As a baby, I did not have much experience with disposable nappies. As they were very new in the market, disposable nappies were expensive at the time. So I got to wear them, whenever we went out. The rest of the time it was cloth nappies that seem to be making a comeback now. As you might have guessed, today, I will be going through the cruelty-free status of a disposable nappies brand. I will be starting from the most popular one Pampers.
You might be wondering how can a nappy be tested on animals? A disposable nappy is not only made out of cotton, I sometimes even wonder if Pampers contain cotton nowadays. Plastics and chemicals are also added to disposable nappies. So these chemicals that are added in nappies are tested on animal skin or fed to animals, to confirm whether such chemicals are safe and at which dose are they safe. So let’s start.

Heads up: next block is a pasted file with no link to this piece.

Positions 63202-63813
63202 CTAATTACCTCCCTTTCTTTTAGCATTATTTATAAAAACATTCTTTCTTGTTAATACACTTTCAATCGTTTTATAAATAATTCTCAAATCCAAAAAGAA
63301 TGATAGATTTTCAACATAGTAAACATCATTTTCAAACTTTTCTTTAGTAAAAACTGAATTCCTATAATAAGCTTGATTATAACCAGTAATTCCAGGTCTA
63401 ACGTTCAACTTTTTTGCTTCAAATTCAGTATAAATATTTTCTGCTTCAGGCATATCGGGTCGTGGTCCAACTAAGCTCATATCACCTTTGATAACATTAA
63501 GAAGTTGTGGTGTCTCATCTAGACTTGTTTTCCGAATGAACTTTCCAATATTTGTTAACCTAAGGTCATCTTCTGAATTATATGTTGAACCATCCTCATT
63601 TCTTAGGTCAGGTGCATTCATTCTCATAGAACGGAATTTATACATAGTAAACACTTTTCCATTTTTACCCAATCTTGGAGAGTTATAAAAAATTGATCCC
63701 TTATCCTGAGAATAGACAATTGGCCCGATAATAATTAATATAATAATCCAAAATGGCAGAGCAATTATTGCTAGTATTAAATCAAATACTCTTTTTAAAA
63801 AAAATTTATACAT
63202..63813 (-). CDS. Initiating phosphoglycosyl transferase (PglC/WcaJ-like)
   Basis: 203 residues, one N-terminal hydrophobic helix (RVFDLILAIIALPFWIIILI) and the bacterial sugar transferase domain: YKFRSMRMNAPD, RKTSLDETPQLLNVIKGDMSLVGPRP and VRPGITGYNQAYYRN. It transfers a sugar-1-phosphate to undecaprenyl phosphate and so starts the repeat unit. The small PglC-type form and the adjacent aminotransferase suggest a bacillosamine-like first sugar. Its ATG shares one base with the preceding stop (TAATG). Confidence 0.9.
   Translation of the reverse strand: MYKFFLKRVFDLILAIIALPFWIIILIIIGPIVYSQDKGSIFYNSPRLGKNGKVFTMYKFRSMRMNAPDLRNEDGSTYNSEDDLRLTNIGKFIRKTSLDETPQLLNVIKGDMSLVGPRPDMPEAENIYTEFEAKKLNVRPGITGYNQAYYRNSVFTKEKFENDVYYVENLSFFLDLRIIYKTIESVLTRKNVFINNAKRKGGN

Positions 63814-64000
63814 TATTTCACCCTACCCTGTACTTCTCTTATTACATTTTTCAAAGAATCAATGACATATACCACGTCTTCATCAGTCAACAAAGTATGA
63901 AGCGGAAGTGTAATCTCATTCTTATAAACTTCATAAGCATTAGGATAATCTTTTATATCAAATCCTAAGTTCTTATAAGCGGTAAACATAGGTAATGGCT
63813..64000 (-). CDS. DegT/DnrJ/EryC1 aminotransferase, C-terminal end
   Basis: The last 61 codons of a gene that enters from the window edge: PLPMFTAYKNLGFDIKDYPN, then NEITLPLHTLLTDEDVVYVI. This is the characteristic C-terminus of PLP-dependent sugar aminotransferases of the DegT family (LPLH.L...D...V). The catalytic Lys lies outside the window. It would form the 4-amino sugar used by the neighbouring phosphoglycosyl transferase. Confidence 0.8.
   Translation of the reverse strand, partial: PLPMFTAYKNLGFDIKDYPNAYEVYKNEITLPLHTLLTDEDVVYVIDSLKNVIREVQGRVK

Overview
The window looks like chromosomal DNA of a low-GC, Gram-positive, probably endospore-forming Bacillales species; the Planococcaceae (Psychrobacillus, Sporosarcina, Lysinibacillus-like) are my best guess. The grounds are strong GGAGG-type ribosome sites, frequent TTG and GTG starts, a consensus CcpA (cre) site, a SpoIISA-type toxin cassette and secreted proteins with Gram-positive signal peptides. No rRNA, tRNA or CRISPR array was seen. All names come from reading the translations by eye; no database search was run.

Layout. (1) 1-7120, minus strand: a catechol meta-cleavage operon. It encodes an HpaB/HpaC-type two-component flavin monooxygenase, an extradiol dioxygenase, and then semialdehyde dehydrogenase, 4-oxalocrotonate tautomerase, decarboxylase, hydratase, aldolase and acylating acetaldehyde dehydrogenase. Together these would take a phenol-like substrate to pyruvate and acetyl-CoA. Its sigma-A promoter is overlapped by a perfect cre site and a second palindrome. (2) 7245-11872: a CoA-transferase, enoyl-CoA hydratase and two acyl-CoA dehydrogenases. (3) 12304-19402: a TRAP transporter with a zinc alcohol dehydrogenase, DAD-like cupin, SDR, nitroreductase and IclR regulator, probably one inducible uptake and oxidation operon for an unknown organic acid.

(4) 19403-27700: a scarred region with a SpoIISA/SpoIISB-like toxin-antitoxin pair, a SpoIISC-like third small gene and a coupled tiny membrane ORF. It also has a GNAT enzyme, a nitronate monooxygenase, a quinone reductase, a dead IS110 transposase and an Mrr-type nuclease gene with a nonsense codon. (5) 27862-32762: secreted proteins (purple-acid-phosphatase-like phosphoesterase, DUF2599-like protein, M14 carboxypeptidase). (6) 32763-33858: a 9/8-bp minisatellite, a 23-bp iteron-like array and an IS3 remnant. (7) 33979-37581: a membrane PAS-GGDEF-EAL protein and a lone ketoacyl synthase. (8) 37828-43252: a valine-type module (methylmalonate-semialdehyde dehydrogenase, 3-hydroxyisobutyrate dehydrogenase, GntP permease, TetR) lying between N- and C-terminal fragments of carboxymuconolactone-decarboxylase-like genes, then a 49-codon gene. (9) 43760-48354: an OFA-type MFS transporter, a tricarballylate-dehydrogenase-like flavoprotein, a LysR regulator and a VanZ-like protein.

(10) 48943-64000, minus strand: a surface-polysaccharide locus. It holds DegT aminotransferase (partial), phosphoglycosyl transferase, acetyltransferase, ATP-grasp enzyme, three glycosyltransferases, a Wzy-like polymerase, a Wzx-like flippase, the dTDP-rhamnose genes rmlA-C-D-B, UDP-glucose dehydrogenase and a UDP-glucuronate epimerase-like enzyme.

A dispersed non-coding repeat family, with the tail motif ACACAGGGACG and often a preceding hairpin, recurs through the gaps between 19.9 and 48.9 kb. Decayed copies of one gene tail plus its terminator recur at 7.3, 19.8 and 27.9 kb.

Is Pampers certified cruelty-free?
No, Pampers is not certified cruelty-free. PETA lists Pampers as an animal testing company.
Is Pampers owned by a certified cruelty-free parent?
No, Pampers is not owned by a certified cruelty-free parent. Pampers is owned by Procter & Gamble. PETA lists Procter & Gamble as an animal testing company.
What is Pampers’ cruelty-free status?
As mentioned earlier Pampers is an animal testing company. If PETA hadn’t yet listed it as so, I would have gone further on whether Pampers or its third parties test on animals.
Which brands should I support instead?
If you are looking for a brand that is serious about its anti-animal-testing policy, I have once shared a list of nappy brands which I believe to be cruelty-free.
Source: PETA.org as at 06.12.2020